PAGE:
Foundation trusts earned up to £70m more income from private patients last year than their accounts show, a confidential report for the regulator Monitor suggests.
Monitor commissioned the report in the wake of a judicial review launched by Unison. The union had challenged the legality of the regulator’s interpretation of the statutory cap on the proportion of income foundation trusts can earn from private patients.
The analysis, by consultancy KPMG, was based on a survey of foundation trusts by Monitor. They were asked to detail all the income that stemmed from providing care and ancillary services to private patients and to show how that was reported in their accounts.
The report, obtained by HSJ under the Freedom of Information Act, reveals 40 foundation trusts - nearly two thirds of those that earned private income in 2007-08 - provided a usable response to the questionnaire. In total the 40 reported£100m of income from private patients in 2007-08 - less than the combined cap of£149m under Monitor’s current definition.
But the KPMG report said up to£70m more could be viewed as private income under the widest possible definition. It said if they had reported all income earned through the provision of services to private patients as “private patient income”, 24 of the 40 foundation trusts could have breached their cap.
This widest definition would include income from services to private providers and services such as catering to private patients.
If the£70m additional income the 40 trusts reported in 2007-08 was replicated by all foundations earning private income, the total would rise from£165m to£281m. That would include money recouped from private insurers for treating road accident victims and earned from treating patients from the European economic area. If that was excluded, the extent of under-reporting by the 40 trusts would shrink from£70m to£30m. But 19 foundations could still breach their cap, KPMG said.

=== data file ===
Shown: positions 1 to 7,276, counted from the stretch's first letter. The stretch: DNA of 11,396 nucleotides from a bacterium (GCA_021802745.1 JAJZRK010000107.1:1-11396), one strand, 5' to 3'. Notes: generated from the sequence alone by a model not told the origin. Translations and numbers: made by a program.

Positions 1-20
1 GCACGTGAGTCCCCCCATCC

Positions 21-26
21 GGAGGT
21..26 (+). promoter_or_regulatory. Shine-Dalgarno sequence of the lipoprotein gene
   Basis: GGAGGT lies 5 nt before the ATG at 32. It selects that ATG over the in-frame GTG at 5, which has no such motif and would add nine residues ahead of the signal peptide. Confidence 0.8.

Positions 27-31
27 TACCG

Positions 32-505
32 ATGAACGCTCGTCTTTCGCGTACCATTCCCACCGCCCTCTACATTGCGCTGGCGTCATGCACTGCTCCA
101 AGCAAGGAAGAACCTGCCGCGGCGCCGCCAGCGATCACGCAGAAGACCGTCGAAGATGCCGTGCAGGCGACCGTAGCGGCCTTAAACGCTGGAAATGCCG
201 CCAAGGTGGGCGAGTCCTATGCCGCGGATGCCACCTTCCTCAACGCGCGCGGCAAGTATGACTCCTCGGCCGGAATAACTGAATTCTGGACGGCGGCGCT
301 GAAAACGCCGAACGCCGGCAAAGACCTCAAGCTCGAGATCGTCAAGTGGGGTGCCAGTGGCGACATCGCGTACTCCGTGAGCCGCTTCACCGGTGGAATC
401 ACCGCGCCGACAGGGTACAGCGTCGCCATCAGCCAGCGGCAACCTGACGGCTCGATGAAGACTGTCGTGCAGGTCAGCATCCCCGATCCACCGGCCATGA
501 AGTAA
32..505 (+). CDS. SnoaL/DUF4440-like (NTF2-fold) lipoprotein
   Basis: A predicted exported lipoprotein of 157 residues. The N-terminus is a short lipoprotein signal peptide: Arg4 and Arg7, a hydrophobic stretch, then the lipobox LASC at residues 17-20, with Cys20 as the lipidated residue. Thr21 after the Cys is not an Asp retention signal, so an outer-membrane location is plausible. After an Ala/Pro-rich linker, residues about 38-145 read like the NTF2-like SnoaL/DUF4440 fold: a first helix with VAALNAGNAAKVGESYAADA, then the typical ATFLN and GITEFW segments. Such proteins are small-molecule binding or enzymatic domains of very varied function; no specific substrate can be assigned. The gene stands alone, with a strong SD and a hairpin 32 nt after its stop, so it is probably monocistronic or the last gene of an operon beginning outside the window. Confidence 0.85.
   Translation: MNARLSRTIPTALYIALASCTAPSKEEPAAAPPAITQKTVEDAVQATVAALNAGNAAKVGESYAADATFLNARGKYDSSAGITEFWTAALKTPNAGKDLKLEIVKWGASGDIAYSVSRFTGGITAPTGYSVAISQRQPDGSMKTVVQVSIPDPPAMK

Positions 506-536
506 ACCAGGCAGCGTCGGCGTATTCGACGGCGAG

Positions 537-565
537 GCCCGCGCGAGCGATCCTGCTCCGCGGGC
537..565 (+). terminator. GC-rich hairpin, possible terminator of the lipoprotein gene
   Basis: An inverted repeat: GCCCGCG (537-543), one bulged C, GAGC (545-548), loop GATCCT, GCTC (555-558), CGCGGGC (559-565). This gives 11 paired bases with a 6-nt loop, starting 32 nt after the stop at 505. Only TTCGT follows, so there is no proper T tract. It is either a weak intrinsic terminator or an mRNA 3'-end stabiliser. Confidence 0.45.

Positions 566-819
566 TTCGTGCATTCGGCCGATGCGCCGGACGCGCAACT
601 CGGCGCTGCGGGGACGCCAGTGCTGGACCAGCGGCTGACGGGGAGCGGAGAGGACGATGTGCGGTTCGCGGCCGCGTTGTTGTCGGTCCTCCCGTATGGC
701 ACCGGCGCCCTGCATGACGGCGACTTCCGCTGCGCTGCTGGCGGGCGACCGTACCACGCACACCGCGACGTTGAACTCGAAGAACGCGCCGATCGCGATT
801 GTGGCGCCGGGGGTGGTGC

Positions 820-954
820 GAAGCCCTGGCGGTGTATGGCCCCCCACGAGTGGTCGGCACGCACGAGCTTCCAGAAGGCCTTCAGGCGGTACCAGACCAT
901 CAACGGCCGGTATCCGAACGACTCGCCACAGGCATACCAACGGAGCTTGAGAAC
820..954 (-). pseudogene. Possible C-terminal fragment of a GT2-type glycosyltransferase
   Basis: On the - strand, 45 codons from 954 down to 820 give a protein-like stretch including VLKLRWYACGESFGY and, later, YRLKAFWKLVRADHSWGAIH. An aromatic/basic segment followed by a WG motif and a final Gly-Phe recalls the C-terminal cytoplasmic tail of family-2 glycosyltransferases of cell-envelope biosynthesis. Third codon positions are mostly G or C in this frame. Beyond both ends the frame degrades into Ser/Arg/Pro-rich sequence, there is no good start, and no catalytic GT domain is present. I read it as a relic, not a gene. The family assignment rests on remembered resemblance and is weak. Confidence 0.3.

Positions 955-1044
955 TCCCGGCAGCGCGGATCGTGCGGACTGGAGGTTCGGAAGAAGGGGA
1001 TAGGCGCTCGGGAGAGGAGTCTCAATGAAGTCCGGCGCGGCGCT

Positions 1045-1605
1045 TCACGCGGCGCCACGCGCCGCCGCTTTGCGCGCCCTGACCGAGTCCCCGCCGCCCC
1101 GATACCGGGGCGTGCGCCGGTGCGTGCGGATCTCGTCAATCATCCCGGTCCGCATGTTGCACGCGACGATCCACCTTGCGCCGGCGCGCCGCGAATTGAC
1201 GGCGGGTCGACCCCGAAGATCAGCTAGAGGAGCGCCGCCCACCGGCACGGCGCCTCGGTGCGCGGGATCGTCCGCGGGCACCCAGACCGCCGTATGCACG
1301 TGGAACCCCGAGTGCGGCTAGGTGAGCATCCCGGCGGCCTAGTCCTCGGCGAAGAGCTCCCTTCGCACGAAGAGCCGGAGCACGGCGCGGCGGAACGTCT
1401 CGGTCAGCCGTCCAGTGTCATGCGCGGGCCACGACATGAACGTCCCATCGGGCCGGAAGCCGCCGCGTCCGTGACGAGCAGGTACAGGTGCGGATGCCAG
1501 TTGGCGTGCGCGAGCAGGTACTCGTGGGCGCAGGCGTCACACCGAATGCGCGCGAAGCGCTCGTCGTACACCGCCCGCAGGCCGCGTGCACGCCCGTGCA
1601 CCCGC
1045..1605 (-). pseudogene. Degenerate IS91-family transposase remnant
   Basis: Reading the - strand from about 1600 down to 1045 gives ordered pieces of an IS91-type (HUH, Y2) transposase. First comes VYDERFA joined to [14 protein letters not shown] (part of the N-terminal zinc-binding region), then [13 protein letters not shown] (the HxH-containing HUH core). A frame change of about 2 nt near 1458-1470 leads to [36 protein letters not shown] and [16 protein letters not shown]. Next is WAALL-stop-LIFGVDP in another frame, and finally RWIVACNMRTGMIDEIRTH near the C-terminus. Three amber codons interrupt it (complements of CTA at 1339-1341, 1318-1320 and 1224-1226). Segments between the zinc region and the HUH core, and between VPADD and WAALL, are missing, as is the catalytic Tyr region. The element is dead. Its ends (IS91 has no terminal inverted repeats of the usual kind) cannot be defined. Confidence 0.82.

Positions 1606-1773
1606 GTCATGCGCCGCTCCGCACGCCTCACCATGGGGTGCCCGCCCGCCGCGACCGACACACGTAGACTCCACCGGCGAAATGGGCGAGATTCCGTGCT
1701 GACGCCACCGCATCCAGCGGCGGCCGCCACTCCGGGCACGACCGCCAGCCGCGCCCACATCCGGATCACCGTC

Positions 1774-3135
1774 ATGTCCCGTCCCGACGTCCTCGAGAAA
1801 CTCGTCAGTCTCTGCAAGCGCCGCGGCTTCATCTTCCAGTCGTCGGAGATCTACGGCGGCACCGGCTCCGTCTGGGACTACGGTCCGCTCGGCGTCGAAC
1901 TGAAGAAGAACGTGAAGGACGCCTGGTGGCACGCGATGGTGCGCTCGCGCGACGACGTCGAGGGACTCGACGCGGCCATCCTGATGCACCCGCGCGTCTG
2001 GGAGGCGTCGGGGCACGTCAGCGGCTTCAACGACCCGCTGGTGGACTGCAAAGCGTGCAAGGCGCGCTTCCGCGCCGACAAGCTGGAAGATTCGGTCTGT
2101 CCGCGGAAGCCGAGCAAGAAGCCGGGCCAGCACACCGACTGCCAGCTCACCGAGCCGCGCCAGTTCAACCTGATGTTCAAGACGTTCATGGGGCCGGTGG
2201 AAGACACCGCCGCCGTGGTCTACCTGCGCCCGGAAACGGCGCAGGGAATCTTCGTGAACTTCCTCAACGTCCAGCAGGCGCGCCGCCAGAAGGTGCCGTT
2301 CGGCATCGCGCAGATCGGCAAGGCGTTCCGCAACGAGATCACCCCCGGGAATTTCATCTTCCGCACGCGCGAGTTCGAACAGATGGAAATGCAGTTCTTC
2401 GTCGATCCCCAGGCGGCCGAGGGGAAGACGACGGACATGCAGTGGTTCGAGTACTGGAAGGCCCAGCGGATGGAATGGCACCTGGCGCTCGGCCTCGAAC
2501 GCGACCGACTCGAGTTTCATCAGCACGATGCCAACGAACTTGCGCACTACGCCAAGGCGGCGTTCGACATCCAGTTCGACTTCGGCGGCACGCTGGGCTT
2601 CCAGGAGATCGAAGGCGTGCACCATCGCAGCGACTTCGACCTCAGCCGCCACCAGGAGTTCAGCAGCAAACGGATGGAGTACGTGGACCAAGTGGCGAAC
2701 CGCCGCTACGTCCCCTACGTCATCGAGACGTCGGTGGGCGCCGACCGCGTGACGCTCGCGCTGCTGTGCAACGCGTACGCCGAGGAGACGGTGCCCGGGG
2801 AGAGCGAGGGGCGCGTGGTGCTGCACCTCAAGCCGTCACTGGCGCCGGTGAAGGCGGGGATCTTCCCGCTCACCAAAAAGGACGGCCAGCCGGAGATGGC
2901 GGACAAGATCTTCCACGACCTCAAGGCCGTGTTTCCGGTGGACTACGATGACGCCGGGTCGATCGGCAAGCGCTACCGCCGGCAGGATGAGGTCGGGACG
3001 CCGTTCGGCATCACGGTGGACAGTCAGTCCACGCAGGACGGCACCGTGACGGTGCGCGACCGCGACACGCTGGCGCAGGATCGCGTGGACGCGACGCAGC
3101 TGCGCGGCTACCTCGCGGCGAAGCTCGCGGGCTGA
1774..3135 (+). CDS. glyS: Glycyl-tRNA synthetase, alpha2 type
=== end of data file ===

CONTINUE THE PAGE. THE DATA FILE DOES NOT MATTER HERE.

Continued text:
KPMG says breachers could include Central and North West London and Oxfordshire and Buckinghamshire mental health foundation trusts, which are prohibited from earning income from private patients as they had no such earnings in 2002-03, on which the cap is based. Tameside Hospital and Mid Cheshire Hospitals foundation trusts could exceed their caps by 89 and 78 per cent respectively.
Unison head of health Karen Jennings said: “This is at least as bad as we feared. Foundations can do this because they have been given the scope to by Monitor.”
In a letter to HSJ, Monitor head of legal services Kate Moore states that the figures cannot be taken to represent the extent to which foundations would breach the cap. “To establish this figure it would also be necessary to recalculate the 2002-03 base year on the basis of the new definition [of private patient income]”.
Foundation trust prive patient earnings
|Sample of 40 2007-08 unaudited accounts||All foundations 2007-08 unaudited accounts|
|Private patient income under current definition||£100m||£165m|
|Private income if all services to private patients and providers included, but European patients and road accidents excluded||£130m||£215m|
|Private income at widest definition||£170m||£281m|